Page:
The problem is not Terry Jones. In countries with real freedom, there will be plenty of provocateurs. It is the media and organizations --Politico reported in the case of Jones that it was the Council of American-Islamic Relations that first focused on the planned “burning”-- that have the ability to decide who gets attention. CAIR has now condemned the violence that resulted from Jones’s actions.
I do not believe that burning Korans is at all necessary to make a case for the concerns many of us have about radical Islam. Since the Jones controversy started, I have publicly disapproved of his stunt.
However, will the same people who rush to condemn Koran burning also condemn art or commentary that mocks the Christian faith? (Panelists John Mark Reynolds makes the same point, here) If not, is it because they feel there is no need to condemn Christian-bashing because Christians pose no risk of organizing a mob, storming an international organization’s building, and cutting people’s heads off, as was done in Afghanistan?
Koran burning has the potential to set off a fire in the Muslim world; that is why it is being condemned. That statement alone, which I believe just about everyone reading would agree with, is reason enough to be leery about the radical elements of Islam. Instead of focusing on an obscure pastor of a small church in Florida, we should condemn Muslims with big platforms, specifically President Zardari of Pakistan and President Karzai of Afghanistan, who made this an issue – they have blood on their hands.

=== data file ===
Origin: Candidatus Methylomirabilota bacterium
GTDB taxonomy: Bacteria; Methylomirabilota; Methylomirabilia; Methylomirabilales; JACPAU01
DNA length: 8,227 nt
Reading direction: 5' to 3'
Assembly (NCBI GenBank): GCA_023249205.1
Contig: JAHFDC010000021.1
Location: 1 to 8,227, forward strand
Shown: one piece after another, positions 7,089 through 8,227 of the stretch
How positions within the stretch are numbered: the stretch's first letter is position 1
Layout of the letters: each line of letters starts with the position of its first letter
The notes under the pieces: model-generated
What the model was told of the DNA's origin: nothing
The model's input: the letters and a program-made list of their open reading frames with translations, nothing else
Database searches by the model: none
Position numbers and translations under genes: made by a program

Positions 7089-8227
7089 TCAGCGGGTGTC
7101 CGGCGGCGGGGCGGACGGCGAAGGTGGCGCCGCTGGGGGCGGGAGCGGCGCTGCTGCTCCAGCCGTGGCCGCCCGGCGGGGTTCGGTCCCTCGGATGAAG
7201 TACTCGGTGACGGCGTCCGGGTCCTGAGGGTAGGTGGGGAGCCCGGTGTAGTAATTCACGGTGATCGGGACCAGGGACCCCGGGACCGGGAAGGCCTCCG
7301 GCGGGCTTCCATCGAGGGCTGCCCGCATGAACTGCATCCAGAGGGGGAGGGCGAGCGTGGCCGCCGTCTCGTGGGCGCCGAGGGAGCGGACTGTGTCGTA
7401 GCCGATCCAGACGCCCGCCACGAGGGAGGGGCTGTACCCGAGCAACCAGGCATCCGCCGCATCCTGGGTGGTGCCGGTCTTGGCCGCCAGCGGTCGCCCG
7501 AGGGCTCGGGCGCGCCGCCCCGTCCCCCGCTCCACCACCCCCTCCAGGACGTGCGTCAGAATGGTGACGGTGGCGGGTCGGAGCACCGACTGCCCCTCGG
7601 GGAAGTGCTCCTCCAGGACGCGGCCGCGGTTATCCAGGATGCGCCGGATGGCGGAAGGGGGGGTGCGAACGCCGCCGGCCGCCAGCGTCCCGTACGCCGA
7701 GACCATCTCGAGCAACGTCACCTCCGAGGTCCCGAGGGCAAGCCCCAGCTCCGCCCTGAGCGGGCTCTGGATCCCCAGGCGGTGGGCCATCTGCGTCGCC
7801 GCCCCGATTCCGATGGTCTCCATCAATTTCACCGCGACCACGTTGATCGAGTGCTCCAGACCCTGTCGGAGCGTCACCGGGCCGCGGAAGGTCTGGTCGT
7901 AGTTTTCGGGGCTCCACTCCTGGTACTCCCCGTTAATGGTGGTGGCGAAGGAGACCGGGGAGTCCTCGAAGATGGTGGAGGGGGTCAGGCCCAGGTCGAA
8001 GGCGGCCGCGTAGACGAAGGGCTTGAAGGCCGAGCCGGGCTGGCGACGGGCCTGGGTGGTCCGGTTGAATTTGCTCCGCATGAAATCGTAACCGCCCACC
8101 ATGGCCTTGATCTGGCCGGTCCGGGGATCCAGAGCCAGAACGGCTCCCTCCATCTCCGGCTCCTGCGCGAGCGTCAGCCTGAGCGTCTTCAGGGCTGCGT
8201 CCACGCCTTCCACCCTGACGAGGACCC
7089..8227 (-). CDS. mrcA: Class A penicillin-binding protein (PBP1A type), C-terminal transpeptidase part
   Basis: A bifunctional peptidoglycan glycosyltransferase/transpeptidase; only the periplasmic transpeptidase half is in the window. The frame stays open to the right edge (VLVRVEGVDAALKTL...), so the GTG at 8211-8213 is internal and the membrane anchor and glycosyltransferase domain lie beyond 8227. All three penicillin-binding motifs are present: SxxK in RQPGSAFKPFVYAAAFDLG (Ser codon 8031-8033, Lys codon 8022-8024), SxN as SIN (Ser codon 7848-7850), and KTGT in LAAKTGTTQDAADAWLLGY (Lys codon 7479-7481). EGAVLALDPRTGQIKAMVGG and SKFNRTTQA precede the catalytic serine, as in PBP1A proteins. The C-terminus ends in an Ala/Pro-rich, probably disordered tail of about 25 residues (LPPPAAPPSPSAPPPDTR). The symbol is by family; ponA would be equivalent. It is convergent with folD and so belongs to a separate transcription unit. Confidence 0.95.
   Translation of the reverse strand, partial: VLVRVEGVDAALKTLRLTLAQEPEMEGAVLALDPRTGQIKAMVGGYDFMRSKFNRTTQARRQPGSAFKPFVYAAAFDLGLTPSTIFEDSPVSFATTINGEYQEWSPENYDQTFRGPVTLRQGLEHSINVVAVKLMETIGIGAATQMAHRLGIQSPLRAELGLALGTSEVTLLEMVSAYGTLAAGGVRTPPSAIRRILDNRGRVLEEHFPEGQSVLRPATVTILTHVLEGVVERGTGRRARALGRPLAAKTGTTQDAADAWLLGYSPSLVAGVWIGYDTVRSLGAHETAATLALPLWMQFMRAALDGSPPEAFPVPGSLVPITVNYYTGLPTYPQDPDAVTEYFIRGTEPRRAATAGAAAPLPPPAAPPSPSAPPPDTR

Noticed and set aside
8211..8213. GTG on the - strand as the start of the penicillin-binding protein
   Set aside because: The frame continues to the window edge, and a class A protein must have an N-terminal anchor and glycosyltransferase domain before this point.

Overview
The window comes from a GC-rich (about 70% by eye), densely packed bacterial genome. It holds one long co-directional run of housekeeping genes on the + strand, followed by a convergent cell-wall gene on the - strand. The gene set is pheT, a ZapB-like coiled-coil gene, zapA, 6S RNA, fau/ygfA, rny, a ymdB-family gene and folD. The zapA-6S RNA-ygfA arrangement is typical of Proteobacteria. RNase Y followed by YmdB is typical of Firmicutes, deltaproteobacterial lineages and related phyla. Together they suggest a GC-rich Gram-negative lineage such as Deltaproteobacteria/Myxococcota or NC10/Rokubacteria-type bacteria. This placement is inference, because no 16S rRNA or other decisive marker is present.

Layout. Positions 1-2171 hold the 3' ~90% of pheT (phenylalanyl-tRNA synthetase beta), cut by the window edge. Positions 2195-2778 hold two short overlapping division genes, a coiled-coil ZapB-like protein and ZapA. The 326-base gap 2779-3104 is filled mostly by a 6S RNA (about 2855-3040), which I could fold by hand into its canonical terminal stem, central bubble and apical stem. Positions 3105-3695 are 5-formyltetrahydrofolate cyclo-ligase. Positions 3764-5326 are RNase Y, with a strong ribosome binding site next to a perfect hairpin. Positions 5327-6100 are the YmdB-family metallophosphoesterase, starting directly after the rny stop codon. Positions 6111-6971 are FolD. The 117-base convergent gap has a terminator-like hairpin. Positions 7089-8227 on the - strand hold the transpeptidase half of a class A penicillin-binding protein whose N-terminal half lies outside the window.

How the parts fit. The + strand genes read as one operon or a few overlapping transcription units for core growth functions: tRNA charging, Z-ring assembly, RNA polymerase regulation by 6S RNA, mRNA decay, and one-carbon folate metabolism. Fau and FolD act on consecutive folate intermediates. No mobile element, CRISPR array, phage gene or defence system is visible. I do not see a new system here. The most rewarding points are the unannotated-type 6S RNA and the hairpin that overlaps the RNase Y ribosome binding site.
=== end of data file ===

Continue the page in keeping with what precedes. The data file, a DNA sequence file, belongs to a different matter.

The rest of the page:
Yet, these atrocities demonstrate a bigger problem the Muslim world must aggressively confront. If two Muslim presidents condemn a Florida pastor for burning a Koran and subsequently innocent people are killed, it is easy to understand why so many Americans believe Islam has a significant problem.
In America, we have the right to burn holy books, to mock religion, and criticize our government. We may not like this kind of behavior, I certainly do not, but the right to do it is a part of what sets America apart from the rest of the world.
Religious people in America have the right to peacefully protest whatever or whomever they deem to be disrespectful. I would expect Muslims to protest Koran burning, but now we are almost certain that some will violently respond to anything that is an affront to their faith. It is a frightening reality.
Jordan Sekulow | Apr 8, 2011 11:05 AM